Wednesday, August 16, 2017

Understanding Body Language - How To Read Signs and Recognize Gestures

As we all know, communication is essential in society. Advancements in technology have transformed the way that we correspond with others in the modern world.  Because of the constant buzz in our technological world, it's easy to forget how important communicating face-to-face is. When conversing old-school style, it's not only speech we verbalize that matters, but what our nonverbal gestures articulate as well.

Body language is truly a language of its own. We all have quirks and habits that are uniquely our own. What does your body language say about you? And what can you learn about others by becoming aware of what some of the signs mean?

I thought it would be fun to list some of the well-known signs that body language experts study and recognize. It is said that when talking to a person the information that we receive can be broken down as:

10% from what the person actually says
40% from the tone and speed of voice
50% is from their body language.


Lowering one's head can signal a lack of confidence. If someone lowers their head when complimented, they may be shy or timid

Touching or tugging at one's ear can indicate indecisiveness

Sincere smiles encompass the whole face (noticeable in the eyes)

A false smile usually only engages the lips

Tilting one's head can symbolize interest in something or someone

Overly tilted heads can be a sign of sympathy

Closing of eyes or pinching at the bridge of one's nose is often done when making a negative evaluation

When a listener nods, this is usually a positive message and relays that they are interested and paying attention

However, excessive nodding can imply that the listener has lost interest but doesn't want to be rude

Touching/rubbing one's nose may indicate doubtfulness or rejection of an idea

Sticking out one's chin toward another may show defiance

Resting a hand on one's cheek is often done if they are thinking or pondering, and stroking the chin can mean the person is trying to make a decision


Pushing back one's shoulders can demonstrate power and courage

Open arms means one is comfortable with being approached and willing to talk/communicate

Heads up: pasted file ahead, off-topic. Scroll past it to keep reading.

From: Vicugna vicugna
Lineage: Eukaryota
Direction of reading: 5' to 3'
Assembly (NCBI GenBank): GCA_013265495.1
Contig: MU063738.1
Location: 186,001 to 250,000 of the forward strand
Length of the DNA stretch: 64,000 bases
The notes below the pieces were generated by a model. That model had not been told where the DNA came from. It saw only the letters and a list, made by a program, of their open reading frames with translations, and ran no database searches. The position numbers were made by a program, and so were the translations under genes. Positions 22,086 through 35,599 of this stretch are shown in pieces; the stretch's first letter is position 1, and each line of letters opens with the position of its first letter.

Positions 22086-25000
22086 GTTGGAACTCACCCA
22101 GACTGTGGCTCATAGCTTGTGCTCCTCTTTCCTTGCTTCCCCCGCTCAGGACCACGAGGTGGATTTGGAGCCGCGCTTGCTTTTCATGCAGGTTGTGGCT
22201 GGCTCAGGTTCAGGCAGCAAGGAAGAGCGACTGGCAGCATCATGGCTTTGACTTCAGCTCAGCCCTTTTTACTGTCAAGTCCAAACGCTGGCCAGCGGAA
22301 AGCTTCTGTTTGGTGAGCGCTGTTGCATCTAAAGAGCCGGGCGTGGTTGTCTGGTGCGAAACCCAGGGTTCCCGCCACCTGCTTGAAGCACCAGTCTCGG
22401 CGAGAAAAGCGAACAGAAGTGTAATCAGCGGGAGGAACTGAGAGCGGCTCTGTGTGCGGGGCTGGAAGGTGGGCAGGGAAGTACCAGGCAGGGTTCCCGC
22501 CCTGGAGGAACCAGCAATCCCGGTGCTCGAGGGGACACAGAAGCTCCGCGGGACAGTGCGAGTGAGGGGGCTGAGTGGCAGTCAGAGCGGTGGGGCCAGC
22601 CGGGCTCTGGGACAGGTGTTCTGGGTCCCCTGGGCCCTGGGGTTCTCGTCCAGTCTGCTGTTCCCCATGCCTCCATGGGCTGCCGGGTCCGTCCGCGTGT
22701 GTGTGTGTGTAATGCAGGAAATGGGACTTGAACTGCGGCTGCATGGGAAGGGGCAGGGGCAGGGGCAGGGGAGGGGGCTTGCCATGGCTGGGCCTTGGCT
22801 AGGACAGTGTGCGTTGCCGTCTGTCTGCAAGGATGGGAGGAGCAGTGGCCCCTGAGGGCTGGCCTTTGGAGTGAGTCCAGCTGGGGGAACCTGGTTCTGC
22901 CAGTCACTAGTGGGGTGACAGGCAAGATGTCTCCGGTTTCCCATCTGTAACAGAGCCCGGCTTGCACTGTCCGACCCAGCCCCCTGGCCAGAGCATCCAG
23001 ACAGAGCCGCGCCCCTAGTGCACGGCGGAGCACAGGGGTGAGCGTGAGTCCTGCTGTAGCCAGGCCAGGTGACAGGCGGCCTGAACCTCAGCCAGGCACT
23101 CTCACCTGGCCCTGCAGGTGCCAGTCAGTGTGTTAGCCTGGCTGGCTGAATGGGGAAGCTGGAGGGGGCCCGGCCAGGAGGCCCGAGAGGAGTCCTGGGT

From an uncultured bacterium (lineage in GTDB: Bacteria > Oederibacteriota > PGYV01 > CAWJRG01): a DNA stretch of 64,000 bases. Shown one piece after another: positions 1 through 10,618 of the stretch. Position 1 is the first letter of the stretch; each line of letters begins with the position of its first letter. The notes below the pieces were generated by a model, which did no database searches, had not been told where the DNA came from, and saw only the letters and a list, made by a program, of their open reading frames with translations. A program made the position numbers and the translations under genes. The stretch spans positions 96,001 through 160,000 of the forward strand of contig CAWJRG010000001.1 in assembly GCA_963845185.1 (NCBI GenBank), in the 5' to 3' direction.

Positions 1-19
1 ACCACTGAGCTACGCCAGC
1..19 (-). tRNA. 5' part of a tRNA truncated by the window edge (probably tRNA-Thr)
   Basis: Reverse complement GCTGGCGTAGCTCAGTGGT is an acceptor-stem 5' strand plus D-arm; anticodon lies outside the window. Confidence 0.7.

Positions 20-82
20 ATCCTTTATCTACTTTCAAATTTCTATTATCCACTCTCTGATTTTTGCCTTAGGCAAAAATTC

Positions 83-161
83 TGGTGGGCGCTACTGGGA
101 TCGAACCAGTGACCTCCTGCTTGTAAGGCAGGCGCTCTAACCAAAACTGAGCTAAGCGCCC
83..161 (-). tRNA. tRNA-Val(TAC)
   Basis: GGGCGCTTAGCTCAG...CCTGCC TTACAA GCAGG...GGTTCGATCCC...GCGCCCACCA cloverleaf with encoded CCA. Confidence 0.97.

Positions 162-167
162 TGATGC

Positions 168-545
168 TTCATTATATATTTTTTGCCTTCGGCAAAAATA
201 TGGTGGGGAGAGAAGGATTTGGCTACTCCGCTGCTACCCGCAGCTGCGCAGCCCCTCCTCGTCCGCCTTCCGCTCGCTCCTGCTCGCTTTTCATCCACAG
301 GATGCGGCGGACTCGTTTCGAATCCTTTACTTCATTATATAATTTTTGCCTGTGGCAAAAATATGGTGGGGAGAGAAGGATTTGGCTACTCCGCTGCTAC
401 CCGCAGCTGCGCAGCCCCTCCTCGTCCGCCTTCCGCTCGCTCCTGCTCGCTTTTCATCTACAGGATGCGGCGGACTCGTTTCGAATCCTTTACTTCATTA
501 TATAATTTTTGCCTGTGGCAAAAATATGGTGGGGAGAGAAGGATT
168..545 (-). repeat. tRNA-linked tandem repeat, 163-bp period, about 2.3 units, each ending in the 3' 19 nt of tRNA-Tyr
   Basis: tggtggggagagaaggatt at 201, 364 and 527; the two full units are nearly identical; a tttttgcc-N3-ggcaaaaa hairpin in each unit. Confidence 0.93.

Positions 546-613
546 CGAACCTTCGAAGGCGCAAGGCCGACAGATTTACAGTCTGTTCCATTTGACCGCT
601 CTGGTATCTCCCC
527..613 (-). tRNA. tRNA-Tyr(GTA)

Folded arms show that there is a sort of barricade between them and other people (or their surroundings) and indicate dissatisfaction

Resting one's arms behind their neck shows that they are open to what is being discussed and interested in listening more

Pointing one's finger can be construed as aggression or assertiveness

Touching the front of the neck can show that someone is interested and concerned about what another is saying

Hand movements that are upward & outward signify positive and open messages

Palms that are faced outwards towards another indicate one's wish to stop and not approach

If one's fingers are interlaced or if the finger tips are pressed together, it usually shows that a person is thinking and evaluating

If offering ideas to other people, many times the sides of one's palms are close together, with fingers extended


 Putting your hands on your hips can show eagerness and readiness (also, at times, aggression)

Hips pushed forward, while leaning back can show that one feels powerful (also can be a suggestive gesture)

A wide stance - where one's feet are positioned far apart - signifies more power and dominance

When one sits with legs open and part, they might feel secure in their surroundings

Crossed legs can mean several things: relaxed/comfortable, or defensive - depending on how tense the leg muscles are

When you cross your legs towards another person, you are showing more interest in them than when they are crossed away in the other direction

A confident and powerful position is the "Figure of Four Cross" when one's ankle is atop the other leg's knee and the top leg is pointed sideways

Bouncing your foot if your legs are crossed can show that you are bored or losing patience


The lowering of the eyes can convey fear, guilt or submission

Lowered eyebrows and squinted eyes illustrate an attempt at understanding what is being said or going on

A lack of confidence or apprehensiveness can be displayed when you don't look another person in the eyes.

One tends to blink more often if nervous or trying to evaluate someone else

If you look directly into another person's eyes you are displaying self-assurance

Wide eyes show more of an interest in a subject or person

If you are irritated with a comment made by another during a conversation, a common movement is to take a quick glance sideways

Staring at someone can be an aggressive gesture or suggest that the one starring feels dominant

Recalling a memory is usually done by looking up and to the right

Looking directly upwards can indicate that one is thinking

Eye contact is normally broken if someone feels insulted by another

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